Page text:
Three Signs You’re Experiencing Estrogen Dominance
Ah, hormones. Estrogen, progesterone, testosterone, DHEA, cortisol, adrenaline… the list can go on and on. Estrogen is the driving force behind many important factors in our bodies, but estrogen dominance can send us for a loop.
When it comes to women, estrogen is important for the health of our skin, reproductive systems, our sex drive, our focus and even our motivation. When estrogen fluctuates within the proper rhythm of our other hormones, our bodies stay pretty balanced. But when estrogen goes out of that important rhythm; we can start to experience some pretty annoying changes. Like… what you’ll see below.
[ONE] I can’t lose weight
This is the most common sign of estrogen dominance I see in practice. Women who experience too much estrogen tend to have trouble losing weight, specifically the weight around your midsection, hips and thighs. This most often happens after the age of 40; and is a combination of estrogen not being able to be broken down and then being stored within adipose tissue. If you’re eating well and exercising, but your weight isn’t changing, there’s a good chance estrogen is playing a big role.
[TWO] My periods are REALLY painful
Though an inability to lose weight is more common with middle-aged women, painful periods tend to start when we’re in our 20’s. High estrogen has been associated with endometriosis, clots during your cycle, heavy bleeding and extreme pain before and during your period. PMS shouldn’t actually be a thing. If your hormones are balanced properly, mood swings, cramping, and pain don’t tend to affect us as much. If you’re having to pop 10 advil’s to just get through the day, it’s a good sign your estrogen to progesterone ratio (how your hormones communicate with each other and your brain) is too high. In our world, it’s far more common to see high estrogen, then it is to see low progesterone – but blood or urine testing is the best way to verify. If you are going to test your hormones with blood, make sure you ask your medical professional for 2 separate requisitions. Estrogen (estradiol) should be tested between days 9-11 of your cycle, and progesterone should be tested as close to day 19 as possible… providing you have a 28-30 day cycle.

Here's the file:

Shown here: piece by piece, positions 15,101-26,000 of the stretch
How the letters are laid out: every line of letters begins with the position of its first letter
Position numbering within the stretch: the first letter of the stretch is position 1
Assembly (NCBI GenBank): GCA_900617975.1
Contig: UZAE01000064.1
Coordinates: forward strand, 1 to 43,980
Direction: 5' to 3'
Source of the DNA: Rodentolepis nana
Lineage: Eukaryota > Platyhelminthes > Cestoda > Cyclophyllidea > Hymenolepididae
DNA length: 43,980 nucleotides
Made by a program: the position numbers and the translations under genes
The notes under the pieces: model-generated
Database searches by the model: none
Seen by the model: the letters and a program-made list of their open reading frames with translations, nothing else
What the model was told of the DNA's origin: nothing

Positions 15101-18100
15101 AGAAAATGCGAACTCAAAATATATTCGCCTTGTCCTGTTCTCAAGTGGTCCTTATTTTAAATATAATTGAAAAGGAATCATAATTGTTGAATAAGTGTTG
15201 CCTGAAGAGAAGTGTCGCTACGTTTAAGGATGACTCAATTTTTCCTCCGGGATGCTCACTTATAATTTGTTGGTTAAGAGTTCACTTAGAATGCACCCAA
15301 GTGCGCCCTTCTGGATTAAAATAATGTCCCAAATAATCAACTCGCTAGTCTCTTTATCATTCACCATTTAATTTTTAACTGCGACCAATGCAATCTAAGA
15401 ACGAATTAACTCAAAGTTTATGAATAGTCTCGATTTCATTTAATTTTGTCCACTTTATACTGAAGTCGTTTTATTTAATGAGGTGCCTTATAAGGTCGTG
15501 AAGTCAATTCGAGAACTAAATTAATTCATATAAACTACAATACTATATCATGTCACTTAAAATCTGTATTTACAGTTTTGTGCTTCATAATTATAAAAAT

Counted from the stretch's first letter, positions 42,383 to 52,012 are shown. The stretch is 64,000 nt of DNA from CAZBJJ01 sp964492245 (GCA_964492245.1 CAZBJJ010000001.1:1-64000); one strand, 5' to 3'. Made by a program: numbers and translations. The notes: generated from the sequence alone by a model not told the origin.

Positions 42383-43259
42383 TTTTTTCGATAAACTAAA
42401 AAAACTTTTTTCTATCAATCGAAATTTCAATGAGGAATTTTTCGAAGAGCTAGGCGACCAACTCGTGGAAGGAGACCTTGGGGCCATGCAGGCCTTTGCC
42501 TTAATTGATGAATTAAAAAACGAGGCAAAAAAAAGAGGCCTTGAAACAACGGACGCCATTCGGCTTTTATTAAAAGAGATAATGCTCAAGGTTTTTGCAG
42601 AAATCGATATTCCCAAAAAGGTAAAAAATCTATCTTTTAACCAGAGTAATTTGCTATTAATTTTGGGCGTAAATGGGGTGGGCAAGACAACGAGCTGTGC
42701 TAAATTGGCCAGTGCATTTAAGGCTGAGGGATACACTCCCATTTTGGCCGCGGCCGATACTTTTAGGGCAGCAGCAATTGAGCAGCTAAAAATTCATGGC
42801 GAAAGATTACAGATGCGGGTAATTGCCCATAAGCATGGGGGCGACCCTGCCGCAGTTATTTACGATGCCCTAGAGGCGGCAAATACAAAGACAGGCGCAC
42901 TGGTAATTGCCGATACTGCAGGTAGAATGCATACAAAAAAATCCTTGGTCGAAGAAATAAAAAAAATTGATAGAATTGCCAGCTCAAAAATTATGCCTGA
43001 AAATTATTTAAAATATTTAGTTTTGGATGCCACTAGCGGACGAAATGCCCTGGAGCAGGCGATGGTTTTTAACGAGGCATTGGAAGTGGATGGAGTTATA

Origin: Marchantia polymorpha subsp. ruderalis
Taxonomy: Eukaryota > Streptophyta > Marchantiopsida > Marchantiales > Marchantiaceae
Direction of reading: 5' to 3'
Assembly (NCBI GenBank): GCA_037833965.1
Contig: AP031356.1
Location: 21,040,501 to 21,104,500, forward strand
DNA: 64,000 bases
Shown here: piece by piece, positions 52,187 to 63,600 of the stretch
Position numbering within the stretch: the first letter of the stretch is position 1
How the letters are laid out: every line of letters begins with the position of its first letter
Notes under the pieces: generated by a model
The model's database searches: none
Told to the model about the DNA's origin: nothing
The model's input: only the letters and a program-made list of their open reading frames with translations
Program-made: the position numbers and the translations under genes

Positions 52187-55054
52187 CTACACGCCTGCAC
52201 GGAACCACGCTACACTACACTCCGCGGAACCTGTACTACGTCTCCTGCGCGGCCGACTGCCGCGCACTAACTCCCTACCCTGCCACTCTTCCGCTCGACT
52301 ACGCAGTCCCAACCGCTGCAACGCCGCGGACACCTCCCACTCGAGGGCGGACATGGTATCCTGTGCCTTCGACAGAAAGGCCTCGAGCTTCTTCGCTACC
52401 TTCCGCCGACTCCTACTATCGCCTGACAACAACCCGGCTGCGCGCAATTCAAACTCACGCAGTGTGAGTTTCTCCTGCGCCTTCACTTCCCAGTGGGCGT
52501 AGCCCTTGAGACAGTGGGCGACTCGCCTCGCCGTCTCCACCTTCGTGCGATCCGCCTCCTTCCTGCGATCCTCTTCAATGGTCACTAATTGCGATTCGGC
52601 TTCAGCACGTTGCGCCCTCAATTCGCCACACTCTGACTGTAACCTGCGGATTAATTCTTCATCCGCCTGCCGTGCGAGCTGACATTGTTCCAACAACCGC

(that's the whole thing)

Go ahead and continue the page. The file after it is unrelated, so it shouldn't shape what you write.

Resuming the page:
[THREE] I can’t manage my stress anymore
If you think you might be experiencing estrogen dominance, evaluate your stress levels before you do anything else. It’s difficult to diagnose estrogen dominance based solely off of blood levels because that estrogen has to be taken in relation to all your other hormones. Chronic stress in particular, will throw off your hormone balance and contribute to estrogen dominance if you don’t get a handle on it. The reason for this is a multi-tasking hormone, pregnenolone, of which both our stress hormones and sex hormones are made from. The only downfall with pregnenolone is that it goes where the demand is. When everything is fine, pregnenolone helps make progesterone, and just enough cortisol. But when your body is stressed (or just on the go and busy), your body converts almost all of it’s pregnenolone to cortisol. This means that progesterone comes up short. Progesterone is what keeps our lovely estrogen levels in check. If you don’t have enough progesterone, you end up with estrogen dominance. To learn more about managing your stress click here!
If you think you health issues are a sign of estrogen dominance, talk to a regulated medical professional about how you can support your hormone production, because your hormones should be working for you… not against you.
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